If they had been putting their extra money into a savings or investment account they could have kept making payments, buying some time to sell the house.
Instead, they lost everything.
Option #2: Keep mortgaging
Conventional wisdom is to pay off debt, but rich people don’t get rich by following conventional wisdom they get rich by investing.
Look, a 30-year fixed mortgage is pretty cheap at 4%, and over the next 30 years it’s likely the market returns more than 4%.
Saying that isn’t “intellectually lazy”. It’s what happened in the past, and you have to figure the future won’t be significantly different.
Since 1926 the average return of the S&P 500 for all 30-year periods was about 10%, with the worst being 8%.
Think about that. Even the worst return is 4% higher than a mortgage. If that makes sense, it makes sense to always be borrowing the cheapest money you can for the longest term.
How do you do this? Well, you use what’s called a cash-out refinance.
Say you own your house worth $225,000. You cash out $180,000 (leaving 20% equity), and refinance $180,000 with a 30-year mortgage at 4%.
The payment for a $180,000 mortgage is $860 a month, or $10,312 a year. If you’re living off investments and using the 4% rule you need $250,000 to support that ($10,000 x 25).
Here’s another way to say that. You only need $70,000 extra in your portfolio. You cash out $180,000, invest it, and need an additional $70,000.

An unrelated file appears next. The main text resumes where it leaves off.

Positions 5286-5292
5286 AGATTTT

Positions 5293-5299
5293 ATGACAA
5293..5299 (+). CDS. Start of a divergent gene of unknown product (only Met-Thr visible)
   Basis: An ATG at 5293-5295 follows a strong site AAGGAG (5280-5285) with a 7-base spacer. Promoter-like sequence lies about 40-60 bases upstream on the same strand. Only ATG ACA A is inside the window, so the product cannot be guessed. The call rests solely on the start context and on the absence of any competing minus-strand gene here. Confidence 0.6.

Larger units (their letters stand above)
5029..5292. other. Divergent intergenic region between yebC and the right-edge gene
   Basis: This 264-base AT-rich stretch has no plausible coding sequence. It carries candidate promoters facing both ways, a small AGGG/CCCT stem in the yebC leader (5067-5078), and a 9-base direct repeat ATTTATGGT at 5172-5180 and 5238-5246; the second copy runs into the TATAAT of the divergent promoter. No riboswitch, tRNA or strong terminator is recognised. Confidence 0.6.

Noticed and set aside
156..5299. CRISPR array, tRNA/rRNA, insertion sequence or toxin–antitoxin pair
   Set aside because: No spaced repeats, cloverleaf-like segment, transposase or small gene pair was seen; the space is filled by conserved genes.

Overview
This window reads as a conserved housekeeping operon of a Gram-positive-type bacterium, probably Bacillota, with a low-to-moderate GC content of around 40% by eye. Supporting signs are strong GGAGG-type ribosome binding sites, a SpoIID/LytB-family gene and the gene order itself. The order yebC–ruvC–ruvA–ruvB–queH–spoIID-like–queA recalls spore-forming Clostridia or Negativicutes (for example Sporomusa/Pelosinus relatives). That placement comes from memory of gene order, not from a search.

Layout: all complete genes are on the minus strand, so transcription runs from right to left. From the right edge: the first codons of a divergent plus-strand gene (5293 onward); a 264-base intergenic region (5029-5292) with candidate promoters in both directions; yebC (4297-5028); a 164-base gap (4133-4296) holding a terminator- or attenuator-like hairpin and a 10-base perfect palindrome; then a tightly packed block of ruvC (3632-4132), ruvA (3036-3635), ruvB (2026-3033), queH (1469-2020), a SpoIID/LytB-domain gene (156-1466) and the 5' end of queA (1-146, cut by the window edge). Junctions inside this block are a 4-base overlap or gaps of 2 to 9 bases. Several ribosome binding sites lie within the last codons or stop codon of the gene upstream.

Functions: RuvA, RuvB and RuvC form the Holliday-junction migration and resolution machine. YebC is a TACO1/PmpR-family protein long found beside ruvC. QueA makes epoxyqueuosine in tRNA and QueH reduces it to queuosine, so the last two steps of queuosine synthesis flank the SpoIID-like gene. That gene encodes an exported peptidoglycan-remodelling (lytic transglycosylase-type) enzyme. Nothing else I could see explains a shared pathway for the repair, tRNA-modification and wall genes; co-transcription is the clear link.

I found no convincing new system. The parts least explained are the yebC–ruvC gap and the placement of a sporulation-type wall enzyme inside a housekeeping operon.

But wait, there’s more.
The 4% rule increases the annual withdrawal by inflation, but payments for a fixed mortgage are just that, fixed.
You can go to FIRECalc, a retirement calculator, and put in $10,000 spending and a $250,000 portfolio. That gives a 95% success rate.
But remember, the 4% rule is increasing the $10,000 withdrawal by inflation, so what happens if you set the inflation rate to 0%?
It turns out that a portfolio of $170,000 has the same 95% success rate. Meaning, you only need $170,000 to make the $860 a month mortgage payment. That’s $10,000 less than you cashed out. Make sense?
Look at the results. You start with $170,000, withdraw $10,000 every year for 30 years, and end up with an average balance at the end of $587,514.
In theory, you get half a million plus a paid-off house.
What should you do?
It seems that always having a cheap mortgage is the way to go. You have more money invested in the market, money that’s getting a better return.
The downside? Never owning your home. Some people want that peace of mind, others want more money. There’s no right decision, only decisions with different benefits.
I’m still sitting here making mortgage payments. Some day I might do a cash-out refinance or buy a new house with a 30-year mortgage, but I don’t have to make that decision today.
That’s fine, because what’s important is getting clear on what decision you’re making, and what you’re giving up by making that decision.
This is personal finance, which is a lot like life, you make tradeoffs.